Fifth, we let the fires burn. Yes it is difficult and even painful. We will want to protest, to argue, and to fight. We may need to grieve. But have to let go of those things God wants to separate from us and burn away. Immediately after his baptism, Jesus was led by the Spirit to the threshing floor where he was tempted. There he remembered God’s proclamation at his baptism: “You are my child, my beloved, with whom I am well pleased.”

Because of God’s love and delight in us, we repent of religion without judging. We don’t judge others and we don’t judge ourselves. We may repent of things that “worked” in the past for us, or still work in the present for others, but don’t work anymore for us. Just remember, God was faithful in those things back then to you, and God is faithful in those things now to others. And God remains faithful now in your repentance.

Questions for Discussion or Reflection

  • In what ways have you been called to the “wilderness” with John? Where have you found God’s Spirit at work beyond the fellowship of your church?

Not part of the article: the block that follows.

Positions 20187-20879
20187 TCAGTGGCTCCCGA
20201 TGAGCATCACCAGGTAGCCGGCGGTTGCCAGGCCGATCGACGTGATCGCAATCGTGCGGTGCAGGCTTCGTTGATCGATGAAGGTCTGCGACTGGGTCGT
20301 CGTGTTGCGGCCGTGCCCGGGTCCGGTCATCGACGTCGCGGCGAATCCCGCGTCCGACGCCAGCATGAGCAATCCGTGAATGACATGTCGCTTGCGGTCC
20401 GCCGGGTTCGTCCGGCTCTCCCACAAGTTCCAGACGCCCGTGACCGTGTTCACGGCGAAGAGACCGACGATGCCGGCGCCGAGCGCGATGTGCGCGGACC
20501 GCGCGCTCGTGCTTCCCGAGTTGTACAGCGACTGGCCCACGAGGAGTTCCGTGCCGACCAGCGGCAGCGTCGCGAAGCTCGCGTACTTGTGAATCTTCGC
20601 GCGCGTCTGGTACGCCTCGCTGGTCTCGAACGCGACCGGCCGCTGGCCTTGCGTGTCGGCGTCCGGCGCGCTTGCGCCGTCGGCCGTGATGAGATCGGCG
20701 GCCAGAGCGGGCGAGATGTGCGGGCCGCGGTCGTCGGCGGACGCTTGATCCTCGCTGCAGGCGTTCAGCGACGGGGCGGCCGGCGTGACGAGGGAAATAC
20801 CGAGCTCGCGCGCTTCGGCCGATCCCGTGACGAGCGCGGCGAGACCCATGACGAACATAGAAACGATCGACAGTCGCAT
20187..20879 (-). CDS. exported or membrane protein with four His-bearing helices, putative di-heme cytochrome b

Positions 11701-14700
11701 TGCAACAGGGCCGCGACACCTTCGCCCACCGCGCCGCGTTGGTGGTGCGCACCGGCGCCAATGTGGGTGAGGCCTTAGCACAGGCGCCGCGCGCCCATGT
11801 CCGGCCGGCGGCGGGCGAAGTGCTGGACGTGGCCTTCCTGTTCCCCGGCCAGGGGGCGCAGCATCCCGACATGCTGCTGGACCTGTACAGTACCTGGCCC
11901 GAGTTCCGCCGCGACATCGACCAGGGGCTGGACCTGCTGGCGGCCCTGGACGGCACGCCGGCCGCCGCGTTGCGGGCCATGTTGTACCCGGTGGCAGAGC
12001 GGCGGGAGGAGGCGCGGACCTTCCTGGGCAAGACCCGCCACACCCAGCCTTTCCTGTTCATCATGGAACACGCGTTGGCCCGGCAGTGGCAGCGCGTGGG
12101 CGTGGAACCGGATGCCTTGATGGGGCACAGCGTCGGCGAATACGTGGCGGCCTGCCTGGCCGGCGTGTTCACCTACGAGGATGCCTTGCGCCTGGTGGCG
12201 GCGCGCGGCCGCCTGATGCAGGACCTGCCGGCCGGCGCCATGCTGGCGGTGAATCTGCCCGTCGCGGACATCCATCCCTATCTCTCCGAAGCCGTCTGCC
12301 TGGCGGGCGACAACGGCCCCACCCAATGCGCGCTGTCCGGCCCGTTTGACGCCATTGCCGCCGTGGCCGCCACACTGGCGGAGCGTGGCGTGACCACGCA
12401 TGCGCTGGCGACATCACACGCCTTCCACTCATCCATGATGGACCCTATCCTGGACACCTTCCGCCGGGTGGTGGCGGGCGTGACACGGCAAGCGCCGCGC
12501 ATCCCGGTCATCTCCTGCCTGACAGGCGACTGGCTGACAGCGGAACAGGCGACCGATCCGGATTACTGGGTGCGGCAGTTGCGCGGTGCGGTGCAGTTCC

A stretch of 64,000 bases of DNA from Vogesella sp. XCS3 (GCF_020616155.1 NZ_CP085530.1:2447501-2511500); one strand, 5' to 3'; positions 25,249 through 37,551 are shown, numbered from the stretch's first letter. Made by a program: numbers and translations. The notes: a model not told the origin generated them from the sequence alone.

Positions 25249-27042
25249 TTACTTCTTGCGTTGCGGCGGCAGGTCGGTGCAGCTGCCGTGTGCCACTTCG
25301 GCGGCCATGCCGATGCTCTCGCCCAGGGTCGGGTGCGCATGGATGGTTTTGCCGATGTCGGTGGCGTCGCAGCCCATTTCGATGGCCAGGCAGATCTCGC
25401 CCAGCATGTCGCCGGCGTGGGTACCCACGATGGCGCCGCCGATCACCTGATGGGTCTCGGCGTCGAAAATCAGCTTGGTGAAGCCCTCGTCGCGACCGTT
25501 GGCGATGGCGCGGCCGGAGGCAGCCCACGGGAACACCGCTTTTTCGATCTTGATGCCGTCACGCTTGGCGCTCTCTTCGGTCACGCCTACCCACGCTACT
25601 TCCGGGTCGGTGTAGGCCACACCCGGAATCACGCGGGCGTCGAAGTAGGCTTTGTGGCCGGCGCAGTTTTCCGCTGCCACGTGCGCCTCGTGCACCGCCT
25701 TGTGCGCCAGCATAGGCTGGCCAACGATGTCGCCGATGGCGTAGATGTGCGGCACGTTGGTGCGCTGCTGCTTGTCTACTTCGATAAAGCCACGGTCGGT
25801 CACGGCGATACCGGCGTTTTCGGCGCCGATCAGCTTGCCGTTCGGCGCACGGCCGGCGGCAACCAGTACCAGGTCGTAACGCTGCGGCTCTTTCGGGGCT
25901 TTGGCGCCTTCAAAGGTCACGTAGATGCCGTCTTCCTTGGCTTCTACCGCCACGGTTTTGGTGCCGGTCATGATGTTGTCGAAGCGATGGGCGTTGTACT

• We normally think repentance follows threats of judgment and fear. How does the idea that repentance is “good news” strike you?
  • What presumptions of religious identity are getting in the way of your growing as a child of God and a disciple of Christ? Are you too content in the activities of Christianity while neglecting the activities of Christ?
  • If repentance is powered by the Holy Spirit within us and not by our own power, is it easier or harder for you to repent?
  • Looking at the five steps Christ uses to bring about repentance in our lives, where do you see Christ working in your own life?